Readers expecting an epic set against the backdrop of post-independence India will thus find themselves disappointed after The Lowland's first hundred pages or so. The rest of the novel's considerable bulk concerns itself with Subhash, Gauri, their daughter Bela, and their unhappy life in the States. Subhash's youth is portrayed as willfully dull; the tumult of the US in the 60's and 70's entirely passes him by. Instead, we are privy to the struggle of a first generation immigrant to find a place in an unfamiliar society. After he is joined by Gauri, it was with growing dismay that I realised The Lowland is a tale of domestic unhappiness; a slow accumulation of resentments and grievances, of fundamentally decent people hurting one another despite their best intentions.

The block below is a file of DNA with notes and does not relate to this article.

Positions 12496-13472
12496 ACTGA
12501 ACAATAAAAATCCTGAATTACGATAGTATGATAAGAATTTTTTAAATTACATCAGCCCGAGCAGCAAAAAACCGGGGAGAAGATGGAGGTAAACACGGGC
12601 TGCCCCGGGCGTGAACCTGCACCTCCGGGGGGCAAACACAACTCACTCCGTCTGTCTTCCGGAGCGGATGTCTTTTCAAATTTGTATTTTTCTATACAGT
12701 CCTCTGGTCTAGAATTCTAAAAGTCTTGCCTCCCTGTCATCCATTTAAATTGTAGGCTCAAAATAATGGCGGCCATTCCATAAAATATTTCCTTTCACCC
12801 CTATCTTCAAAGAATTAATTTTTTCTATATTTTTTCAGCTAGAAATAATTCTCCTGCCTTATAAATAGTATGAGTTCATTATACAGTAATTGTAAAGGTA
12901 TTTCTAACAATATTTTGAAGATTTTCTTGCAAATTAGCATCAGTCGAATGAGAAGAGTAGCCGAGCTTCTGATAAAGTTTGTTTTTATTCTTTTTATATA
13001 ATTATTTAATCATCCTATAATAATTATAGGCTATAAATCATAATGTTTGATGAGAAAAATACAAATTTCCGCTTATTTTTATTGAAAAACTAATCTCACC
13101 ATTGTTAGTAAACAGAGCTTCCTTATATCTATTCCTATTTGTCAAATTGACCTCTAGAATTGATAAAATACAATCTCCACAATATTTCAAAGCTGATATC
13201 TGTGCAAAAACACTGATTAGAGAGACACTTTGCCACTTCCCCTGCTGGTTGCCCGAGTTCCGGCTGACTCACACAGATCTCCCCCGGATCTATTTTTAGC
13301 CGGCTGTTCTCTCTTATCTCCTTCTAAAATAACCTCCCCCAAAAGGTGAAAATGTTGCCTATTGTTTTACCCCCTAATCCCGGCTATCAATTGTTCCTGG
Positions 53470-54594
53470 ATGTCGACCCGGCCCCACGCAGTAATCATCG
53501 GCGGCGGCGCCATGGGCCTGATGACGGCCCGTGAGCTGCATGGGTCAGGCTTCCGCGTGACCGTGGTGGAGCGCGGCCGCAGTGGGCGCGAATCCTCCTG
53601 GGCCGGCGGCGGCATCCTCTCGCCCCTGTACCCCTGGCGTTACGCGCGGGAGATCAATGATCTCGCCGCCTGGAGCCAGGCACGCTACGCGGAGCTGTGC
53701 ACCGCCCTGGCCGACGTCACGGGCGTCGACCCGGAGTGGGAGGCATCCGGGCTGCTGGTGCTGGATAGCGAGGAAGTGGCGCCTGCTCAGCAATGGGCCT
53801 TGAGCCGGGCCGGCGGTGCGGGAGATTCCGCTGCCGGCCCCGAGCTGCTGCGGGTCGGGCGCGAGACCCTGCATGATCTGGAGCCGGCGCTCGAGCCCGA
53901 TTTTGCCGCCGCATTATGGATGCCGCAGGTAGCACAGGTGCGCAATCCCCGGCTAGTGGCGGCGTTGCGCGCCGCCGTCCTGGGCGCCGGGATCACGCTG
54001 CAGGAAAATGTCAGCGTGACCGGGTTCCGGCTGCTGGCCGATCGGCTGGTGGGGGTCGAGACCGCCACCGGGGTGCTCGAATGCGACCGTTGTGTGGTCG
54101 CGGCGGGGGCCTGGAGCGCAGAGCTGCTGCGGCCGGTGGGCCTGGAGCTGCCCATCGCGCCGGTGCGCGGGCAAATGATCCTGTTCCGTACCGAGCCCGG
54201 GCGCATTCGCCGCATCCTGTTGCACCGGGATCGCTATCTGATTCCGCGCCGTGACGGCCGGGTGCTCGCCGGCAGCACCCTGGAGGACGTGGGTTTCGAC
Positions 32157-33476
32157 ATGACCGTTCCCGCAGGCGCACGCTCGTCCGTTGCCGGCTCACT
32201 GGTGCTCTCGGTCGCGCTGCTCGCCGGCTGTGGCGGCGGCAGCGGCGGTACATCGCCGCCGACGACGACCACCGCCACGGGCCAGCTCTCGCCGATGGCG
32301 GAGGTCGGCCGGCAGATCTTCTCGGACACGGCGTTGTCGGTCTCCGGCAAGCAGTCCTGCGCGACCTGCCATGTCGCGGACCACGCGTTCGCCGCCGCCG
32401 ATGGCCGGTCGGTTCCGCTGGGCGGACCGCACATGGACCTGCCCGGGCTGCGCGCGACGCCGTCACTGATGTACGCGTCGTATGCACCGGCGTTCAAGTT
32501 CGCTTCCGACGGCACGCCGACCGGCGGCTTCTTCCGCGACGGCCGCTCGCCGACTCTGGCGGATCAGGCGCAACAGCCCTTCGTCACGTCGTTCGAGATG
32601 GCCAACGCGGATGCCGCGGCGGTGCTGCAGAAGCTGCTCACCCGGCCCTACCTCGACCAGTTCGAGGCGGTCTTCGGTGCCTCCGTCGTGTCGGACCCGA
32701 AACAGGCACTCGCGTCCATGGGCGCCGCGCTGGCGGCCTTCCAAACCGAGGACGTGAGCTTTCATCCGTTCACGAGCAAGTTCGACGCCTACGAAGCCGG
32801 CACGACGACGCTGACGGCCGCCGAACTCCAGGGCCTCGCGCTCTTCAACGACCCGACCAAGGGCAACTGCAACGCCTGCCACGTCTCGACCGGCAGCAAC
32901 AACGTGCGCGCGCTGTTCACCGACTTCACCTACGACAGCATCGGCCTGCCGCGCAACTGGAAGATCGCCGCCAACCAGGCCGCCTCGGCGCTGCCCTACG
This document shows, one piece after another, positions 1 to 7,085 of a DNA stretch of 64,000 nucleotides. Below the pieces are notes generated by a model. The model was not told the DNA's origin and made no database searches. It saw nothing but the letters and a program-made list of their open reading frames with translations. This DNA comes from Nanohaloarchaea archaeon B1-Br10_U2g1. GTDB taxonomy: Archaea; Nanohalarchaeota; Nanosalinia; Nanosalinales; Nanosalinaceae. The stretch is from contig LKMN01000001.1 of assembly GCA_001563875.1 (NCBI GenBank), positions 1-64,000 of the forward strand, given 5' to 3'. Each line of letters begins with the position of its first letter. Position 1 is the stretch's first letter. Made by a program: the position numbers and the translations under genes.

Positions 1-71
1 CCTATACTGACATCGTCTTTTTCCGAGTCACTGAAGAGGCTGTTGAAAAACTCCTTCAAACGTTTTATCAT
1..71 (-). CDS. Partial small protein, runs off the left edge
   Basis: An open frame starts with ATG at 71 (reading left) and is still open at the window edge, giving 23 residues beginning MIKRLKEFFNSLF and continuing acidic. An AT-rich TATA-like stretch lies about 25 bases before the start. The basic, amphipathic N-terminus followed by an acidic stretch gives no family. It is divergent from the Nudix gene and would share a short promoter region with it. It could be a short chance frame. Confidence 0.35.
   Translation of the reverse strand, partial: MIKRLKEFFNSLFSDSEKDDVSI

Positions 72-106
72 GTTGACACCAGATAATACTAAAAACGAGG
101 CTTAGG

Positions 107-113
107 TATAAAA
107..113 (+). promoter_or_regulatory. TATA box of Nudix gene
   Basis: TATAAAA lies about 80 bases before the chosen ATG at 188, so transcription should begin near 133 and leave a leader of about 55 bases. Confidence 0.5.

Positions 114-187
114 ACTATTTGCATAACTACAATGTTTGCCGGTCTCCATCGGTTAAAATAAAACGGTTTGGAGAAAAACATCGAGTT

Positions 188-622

Lahiri's style is measured, and moving at times. Yet her miserable characters combine with her rather sombre prose - entirely devoid of wit, passion, and even dialogue for long stretches - to create an oppressive atmosphere. The Lowland is confined in large part to the campus of Rhode Island, and - whilst Calcutta is vividly portrayed - its other sojourns from the comfort zone of Western domesticity do not convince. Depictions of Udayan's Naxalite intrigues and Bela's nomadic, freegan existence, for instance, had potential to inject life and interest into The Lowland, but are so vaguely and briefly sketched that they end up feeling tacked-on.